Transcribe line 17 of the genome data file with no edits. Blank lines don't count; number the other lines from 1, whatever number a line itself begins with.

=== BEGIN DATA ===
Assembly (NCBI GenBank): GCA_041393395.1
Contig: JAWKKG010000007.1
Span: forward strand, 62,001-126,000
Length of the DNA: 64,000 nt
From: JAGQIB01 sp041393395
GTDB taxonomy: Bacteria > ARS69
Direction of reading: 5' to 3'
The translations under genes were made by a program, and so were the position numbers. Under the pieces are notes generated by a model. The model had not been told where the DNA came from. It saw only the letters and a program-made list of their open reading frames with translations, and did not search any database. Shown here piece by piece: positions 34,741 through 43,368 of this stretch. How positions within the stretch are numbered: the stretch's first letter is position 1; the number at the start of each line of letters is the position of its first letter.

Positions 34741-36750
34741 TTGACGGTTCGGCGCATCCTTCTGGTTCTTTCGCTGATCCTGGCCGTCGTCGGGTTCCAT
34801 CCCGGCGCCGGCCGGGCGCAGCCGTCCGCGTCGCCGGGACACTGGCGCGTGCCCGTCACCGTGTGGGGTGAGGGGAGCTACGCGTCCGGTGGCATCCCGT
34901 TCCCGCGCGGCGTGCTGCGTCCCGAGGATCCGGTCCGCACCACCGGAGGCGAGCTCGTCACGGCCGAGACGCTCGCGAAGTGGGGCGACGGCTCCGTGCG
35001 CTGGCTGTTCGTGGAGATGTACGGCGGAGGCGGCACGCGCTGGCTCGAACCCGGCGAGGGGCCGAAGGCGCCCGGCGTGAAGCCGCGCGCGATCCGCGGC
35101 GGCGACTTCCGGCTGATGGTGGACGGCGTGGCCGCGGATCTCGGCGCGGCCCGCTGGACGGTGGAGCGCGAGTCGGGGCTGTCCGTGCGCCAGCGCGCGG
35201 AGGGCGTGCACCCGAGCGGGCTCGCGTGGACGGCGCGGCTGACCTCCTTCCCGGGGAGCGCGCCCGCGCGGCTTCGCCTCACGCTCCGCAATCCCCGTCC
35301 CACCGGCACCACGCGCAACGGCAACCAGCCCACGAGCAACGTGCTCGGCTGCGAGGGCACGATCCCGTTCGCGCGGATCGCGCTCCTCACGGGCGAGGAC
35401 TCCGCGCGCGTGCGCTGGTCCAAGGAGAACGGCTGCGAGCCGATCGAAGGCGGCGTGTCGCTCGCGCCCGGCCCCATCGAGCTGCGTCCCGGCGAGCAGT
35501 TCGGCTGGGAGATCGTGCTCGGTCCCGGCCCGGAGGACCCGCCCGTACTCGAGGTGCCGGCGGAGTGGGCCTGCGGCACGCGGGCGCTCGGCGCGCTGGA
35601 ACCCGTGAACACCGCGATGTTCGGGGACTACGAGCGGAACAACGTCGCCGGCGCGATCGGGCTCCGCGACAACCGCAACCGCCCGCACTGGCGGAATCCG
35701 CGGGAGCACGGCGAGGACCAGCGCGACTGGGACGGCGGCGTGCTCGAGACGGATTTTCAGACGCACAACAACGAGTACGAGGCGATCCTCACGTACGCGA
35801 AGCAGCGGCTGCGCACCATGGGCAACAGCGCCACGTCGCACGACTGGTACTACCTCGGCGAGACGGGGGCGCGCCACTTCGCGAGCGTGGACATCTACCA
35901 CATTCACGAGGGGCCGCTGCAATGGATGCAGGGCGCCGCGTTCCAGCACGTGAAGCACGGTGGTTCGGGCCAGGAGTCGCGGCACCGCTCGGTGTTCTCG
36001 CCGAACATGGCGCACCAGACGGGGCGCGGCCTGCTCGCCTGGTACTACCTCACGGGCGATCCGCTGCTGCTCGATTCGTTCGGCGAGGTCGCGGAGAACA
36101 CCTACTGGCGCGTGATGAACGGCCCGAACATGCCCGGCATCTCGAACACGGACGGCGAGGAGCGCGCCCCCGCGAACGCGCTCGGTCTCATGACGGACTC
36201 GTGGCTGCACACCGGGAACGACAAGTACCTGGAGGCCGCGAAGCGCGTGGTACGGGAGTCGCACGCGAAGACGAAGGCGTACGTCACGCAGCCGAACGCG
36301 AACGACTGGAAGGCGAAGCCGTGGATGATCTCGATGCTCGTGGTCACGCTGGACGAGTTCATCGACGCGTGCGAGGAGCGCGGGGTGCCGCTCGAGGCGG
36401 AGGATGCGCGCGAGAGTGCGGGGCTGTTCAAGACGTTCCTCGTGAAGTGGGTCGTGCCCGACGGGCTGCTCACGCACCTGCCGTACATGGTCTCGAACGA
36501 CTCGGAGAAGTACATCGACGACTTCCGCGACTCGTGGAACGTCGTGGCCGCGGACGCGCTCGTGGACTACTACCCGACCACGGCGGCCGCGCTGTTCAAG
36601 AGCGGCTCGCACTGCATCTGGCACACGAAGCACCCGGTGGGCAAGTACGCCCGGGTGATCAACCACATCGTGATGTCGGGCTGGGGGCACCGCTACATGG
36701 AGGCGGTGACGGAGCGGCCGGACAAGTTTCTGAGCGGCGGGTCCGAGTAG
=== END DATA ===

35401 TCCGCGCGCGTGCGCTGGTCCAAGGAGAACGGCTGCGAGCCGATCGAAGGCGGCGTGTCGCTCGCGCCCGGCCCCATCGAGCTGCGTCCCGGCGAGCAGT